#SOHA2018 Day Three

We are excited to share some latest updates from the SOHA business meeting!

Fantastic panel this morning with Barbara Tabach, Project Manager, Oral History Research Center, UNLV Libraries; Secretary and Newsletter Editor, SOHA Board of Directors, Emily Lapworth, Digital Collections Librarian, and Aaron Mayes, Special Collections & Archives Visual Materials Curator, UNLV Libraries.

This panel was titled, “An Oral History Project for the Digital World of Now and the Future.” When #UNLV Libraries’ Oral History Research Center began the Southern Nevada Jewish Heritage Project [SNJHP], two objectives were established: 1) create a digital collection that provides online access to historical resources about the local Jewish community and 2) initiate a strategic collecting initiative that ensures the preservation of and access to historical primary sources about this community. To capture the essence of the important contributions of Jews to the history of Las Vegas, new and existing oral histories were a major component. Collections of photos, documents, videos and newspapers have been digitized for the project. The SNJHP required the collaboration of many unique talents to make materials available on a dedicated web portal and in UNLV’s Special Collections & Archives.

These #ASU students participated in the Documentary Screening and Panel Discussion: “Our Stories, Nuestras Historias.” We are glad to have so many Sun Devils here!

Our #SOHA2018 keynote Maylei Blackwell shares her story at the Plenary Session / Brunch in the Fullerton Marriott Grand Ballroom.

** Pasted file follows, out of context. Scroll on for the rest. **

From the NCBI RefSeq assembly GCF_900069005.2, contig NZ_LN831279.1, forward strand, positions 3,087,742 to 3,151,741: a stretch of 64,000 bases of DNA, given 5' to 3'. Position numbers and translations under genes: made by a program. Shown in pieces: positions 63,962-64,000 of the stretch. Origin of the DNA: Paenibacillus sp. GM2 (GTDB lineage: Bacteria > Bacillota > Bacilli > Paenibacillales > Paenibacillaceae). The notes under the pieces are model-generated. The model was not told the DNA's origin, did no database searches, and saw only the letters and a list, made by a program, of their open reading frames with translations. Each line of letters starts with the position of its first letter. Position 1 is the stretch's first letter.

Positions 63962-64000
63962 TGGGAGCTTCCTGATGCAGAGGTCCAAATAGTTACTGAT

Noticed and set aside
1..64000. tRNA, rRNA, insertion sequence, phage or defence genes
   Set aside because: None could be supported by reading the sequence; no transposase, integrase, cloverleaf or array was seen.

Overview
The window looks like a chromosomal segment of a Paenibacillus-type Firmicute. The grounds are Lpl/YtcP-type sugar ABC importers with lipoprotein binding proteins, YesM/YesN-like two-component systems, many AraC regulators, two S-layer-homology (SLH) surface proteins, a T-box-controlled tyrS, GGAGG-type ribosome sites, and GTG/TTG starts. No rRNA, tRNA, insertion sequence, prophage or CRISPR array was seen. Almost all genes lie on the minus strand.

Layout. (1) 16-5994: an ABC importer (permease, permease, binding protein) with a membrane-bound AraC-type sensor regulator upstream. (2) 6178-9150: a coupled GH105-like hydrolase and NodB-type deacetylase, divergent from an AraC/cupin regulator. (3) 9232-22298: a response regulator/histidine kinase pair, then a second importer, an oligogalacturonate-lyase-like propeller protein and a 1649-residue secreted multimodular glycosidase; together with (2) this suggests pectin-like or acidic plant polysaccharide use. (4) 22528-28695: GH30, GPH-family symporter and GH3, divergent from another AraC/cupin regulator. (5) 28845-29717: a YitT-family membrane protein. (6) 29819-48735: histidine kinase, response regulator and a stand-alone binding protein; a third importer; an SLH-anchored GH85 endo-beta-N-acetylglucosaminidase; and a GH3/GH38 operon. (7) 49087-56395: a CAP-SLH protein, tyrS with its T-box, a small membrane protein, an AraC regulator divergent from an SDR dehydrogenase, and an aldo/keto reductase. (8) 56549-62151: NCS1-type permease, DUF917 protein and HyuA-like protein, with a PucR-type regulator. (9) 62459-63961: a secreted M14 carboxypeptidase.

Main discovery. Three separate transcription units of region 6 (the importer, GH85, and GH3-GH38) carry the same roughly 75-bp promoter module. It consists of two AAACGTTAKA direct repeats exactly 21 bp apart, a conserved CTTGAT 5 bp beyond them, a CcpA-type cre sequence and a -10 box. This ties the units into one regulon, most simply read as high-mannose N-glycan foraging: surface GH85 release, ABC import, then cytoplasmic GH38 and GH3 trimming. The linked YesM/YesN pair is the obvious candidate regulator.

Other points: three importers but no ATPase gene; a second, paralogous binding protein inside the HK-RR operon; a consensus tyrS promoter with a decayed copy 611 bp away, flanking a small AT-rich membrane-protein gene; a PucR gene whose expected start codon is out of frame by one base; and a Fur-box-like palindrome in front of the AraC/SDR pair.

Professor Maylei Blackwell is an interdisciplinary scholar activist, oral historian, and author of ¡Chicana Power!
Contested Histories of Feminism in the Chicano Movement, published with University of Texas Press. She is Associate Professor in the César E. Chávez Department of Chicana/o Studies and Women’s Studies Department, and affiliated faculty in the American Indian Studies and Lesbian, Gay, Bisexual, and Transgender Studies. Professor Blackwell’s research has two distinct but interrelated trajectories that broadly analyze how women’s social movements in the U.S. and Mexico are shaped by questions of difference – factors such as race, indigeneity, class, sexuality or citizenship status – and how these differences impact the possibilities and challenges
of transnational organizing. Through collaborative and community-based research, Professor Blackwell has excavated genealogies of women of color feminism in the U.S. and accompanied indigenous women organizers in Mexico as well as feminist movements and sexual rights activists throughout Latin
American. Her most recent research with farm worker women and indigenous migrants seeks to better understand new forms of grassroots transnationalism.

Stan Rodriguez is a Kumeyaay/Iipay Ipai bird singer from Santa Ysabel Band of Digueño Indians reservation in San Diego County. He is an internationally recognized #linguist, #educator, #community #elder, and #storyteller.

And that’s a wrap! We hope to see you at @ohassociation 2018 in Montréal! Thank you @cophfullerton for hosting our SoCal Conference!

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